Those twin rovers are following two other probes already on their way to Mars. Japan’s trouble-plagued Nozomi is scheduled to arrive in late December or early January. Nozomi, first launched five years ago, is Japan’s first attempt to explore the Red Planet. After gaining insufficient velocity on its first sling-shot pass by Earth, it maneuvered for a second pass that will take it towards its scheduled end-of-year encounter.
Scheduled to arrive at about the same time is the European Space Agency’s Mars Express orbiter and its British-built Beagle 2 lander.
Sending back images to Earth now, NASA’s Mars Global Surveyor and Mars Odyssey are already circling the planet and awaiting the rovers’ arrival in six to seven months.
Weiler said, "Literally, the world is going to Mars."
Successful launches, complex orbital manuevers, landings and remotely-controlled operations millions of miles away–those are just a short-list of challenges that await mission planners. Out of nine previous attempts to land on Mars, only three have succeeded because of the difficulty of traveling more than 300 million miles and landing on the windy, dust-covered planet. The cost of sending the two rovers to Mars is $800 million. "One for three is a good batting average in baseball," Weiler said. "But when these things cost so much it’s not that great for space."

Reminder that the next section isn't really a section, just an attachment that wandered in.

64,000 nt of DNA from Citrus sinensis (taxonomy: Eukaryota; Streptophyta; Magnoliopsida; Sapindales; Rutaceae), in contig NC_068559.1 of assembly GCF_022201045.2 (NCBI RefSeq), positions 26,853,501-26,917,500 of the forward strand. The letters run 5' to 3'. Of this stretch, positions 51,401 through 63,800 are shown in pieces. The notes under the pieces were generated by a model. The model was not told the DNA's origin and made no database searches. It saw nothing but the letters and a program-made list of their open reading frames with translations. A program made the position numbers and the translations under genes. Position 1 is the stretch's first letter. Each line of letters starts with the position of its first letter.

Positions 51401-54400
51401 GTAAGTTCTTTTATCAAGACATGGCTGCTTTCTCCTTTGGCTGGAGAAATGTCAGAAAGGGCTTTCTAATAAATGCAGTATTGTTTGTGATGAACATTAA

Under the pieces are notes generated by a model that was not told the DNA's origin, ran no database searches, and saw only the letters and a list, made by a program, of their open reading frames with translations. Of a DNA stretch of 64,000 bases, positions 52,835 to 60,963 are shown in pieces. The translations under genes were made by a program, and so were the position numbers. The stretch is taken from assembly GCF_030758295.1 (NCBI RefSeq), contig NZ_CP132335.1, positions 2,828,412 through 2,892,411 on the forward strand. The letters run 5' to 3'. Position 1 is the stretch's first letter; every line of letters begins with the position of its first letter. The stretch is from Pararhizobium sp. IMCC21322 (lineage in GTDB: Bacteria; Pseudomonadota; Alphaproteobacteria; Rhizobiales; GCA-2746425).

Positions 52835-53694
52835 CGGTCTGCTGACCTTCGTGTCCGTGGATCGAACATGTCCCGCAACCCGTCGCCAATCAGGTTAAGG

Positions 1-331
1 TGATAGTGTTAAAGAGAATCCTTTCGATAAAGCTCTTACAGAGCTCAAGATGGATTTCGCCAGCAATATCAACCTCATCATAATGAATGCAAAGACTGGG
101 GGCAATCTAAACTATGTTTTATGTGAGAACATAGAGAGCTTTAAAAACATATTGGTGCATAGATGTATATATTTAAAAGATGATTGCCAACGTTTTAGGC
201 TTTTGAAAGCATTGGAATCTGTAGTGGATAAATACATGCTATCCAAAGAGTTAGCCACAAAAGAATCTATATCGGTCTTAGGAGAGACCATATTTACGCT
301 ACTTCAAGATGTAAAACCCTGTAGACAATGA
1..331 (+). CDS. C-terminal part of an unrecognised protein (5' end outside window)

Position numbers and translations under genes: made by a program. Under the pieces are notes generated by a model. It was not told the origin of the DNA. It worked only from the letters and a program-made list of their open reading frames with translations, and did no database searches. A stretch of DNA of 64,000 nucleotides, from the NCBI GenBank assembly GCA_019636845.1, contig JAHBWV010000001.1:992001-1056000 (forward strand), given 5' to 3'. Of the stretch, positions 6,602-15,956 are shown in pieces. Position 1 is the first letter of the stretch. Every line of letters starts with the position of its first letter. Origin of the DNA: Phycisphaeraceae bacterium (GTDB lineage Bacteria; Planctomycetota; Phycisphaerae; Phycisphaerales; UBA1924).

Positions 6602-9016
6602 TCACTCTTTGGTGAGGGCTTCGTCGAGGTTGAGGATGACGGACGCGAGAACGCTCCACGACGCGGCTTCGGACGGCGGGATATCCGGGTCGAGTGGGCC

"Everytime I see the descent and landing video, I get nervous," said Weiler. "There are too many moving parts. Too many things that can go wrong. We can do absolutely everything right…after the failure of Mars 99, but if we get a gust of wind that exceeds the limits [on descent in January], we can lose the lander."
"There was a huge boulder next to Viking," noted Weiler, as he described the 1976 rocket-powered Viking spacecrafts’ descent onto Mars. "All it takes is a boulder of the wrong size in the wrong place. Three [successes] out of 9 [attempts] aren’t good odds."